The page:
FlapJack16 wrote:As far as E-values and emissivity, ya lost me- (i sure sound like a genius, what between this and poster sizing)

I'm actually working on an article for this site in regards to thermometers, and IR guns.

Here is a copy and paste from part of it that hopefully helps you understand (you can be my beta tester to tell me if what I'm saying makes sense lol!)

Emissivity is the term used for how an object emits energy as thermal radiation. And like mentioned, different objects have different emissivity values. This is what causes one of our major problems with this type of thermometer. Most IR temp guns come calibrated to a set emissivity value (from here on referred to as Evalue), usually 0.9-0.95. These values cover a wide range of materials, but as you might imagine, they also leave out a lot of materials. For instance, asphalt has an Evalue of 0.93. So the average IR gun would read asphalts surface temperature fairly reliably. But sand has an Evalue of 0.76, sandstone 0.59. And granite has an Evalue of 0.45. This would mean your IR temp gun would be useless on those materials, as the Evalue is much out of range, your readings will be off too. So, the only way to get around this is 1 of two options. You only use items in your tank that fit the Evalue of your IR temp gun, or you buy an IR temp gun with an adjustable Evalue setting. You will have to make sure when you buy one that it states it has adjustable emissivity levels. If this is the case, then you need to make sure you know what the surfaces are you are measuring, and look them up on an emissivity chart. From there you can adjust your thermometer and you should be getting very accurate readings.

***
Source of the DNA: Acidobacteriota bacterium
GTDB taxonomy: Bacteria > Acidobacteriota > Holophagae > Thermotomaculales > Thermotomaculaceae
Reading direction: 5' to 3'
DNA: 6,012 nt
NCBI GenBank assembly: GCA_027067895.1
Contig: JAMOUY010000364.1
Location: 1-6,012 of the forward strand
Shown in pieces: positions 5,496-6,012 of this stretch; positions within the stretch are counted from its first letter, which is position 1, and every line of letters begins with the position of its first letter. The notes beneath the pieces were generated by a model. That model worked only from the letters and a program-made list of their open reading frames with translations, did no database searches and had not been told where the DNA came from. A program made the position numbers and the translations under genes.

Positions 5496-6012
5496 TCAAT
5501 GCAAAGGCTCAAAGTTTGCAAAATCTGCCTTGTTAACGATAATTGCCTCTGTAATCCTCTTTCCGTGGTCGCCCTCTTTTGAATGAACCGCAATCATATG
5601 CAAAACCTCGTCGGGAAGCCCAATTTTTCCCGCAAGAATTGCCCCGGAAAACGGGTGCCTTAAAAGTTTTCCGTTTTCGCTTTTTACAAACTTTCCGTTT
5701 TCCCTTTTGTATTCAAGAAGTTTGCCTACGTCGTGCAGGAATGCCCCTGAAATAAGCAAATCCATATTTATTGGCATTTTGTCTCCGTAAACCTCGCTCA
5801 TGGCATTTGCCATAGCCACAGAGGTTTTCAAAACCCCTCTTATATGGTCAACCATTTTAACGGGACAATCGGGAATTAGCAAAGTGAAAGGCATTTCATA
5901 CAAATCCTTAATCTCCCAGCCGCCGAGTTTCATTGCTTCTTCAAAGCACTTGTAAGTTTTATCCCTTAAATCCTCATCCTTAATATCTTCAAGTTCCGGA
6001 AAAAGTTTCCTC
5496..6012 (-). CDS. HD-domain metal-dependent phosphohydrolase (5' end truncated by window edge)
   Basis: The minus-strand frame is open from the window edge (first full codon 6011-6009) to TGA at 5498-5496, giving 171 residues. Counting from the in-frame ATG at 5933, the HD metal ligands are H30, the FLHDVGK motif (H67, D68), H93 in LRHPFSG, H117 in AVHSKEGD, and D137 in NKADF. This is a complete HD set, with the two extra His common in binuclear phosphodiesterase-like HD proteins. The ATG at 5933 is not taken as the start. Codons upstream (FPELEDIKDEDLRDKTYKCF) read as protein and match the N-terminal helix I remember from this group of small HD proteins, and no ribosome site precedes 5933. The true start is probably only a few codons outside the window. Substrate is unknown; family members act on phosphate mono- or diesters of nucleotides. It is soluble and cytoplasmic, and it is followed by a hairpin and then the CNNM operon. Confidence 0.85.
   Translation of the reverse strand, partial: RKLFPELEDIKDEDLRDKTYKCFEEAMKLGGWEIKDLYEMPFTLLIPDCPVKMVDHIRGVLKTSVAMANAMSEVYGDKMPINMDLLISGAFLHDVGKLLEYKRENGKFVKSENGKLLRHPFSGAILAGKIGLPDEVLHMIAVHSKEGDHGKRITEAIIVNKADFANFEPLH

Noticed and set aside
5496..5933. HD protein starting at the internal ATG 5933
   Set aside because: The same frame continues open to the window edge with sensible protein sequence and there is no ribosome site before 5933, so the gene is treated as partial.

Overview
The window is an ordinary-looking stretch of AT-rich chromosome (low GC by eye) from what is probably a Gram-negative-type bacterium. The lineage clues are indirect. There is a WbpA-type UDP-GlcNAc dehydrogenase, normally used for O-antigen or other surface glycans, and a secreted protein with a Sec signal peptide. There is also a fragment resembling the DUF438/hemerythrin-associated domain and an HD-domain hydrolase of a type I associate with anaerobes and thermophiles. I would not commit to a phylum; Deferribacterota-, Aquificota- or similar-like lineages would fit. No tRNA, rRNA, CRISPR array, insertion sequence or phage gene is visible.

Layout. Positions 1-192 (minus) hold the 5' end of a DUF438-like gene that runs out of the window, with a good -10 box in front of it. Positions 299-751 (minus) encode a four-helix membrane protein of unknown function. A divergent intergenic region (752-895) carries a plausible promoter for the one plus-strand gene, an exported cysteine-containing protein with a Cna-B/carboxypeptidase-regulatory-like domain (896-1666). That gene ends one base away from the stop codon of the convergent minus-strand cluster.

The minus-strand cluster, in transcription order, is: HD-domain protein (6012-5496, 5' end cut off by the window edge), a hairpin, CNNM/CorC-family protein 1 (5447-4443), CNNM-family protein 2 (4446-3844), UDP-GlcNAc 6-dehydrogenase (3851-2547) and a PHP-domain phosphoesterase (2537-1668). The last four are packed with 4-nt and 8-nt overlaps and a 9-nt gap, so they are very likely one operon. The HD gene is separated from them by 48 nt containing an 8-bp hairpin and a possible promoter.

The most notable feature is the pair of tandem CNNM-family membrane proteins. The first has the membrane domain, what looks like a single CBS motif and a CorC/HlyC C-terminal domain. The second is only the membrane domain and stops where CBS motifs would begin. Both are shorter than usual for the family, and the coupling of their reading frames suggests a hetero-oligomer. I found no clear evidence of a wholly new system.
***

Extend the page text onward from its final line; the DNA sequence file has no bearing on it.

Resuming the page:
So in conclusion, IR temp guns can be very accurate, but only if they are used properly. And unfortunately, that is what makes them not user friendly in my opinion


-Brandon
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P.S. We have lots of pictures ;)
Click here if you use a Sunblaster fixture - IMPORTANT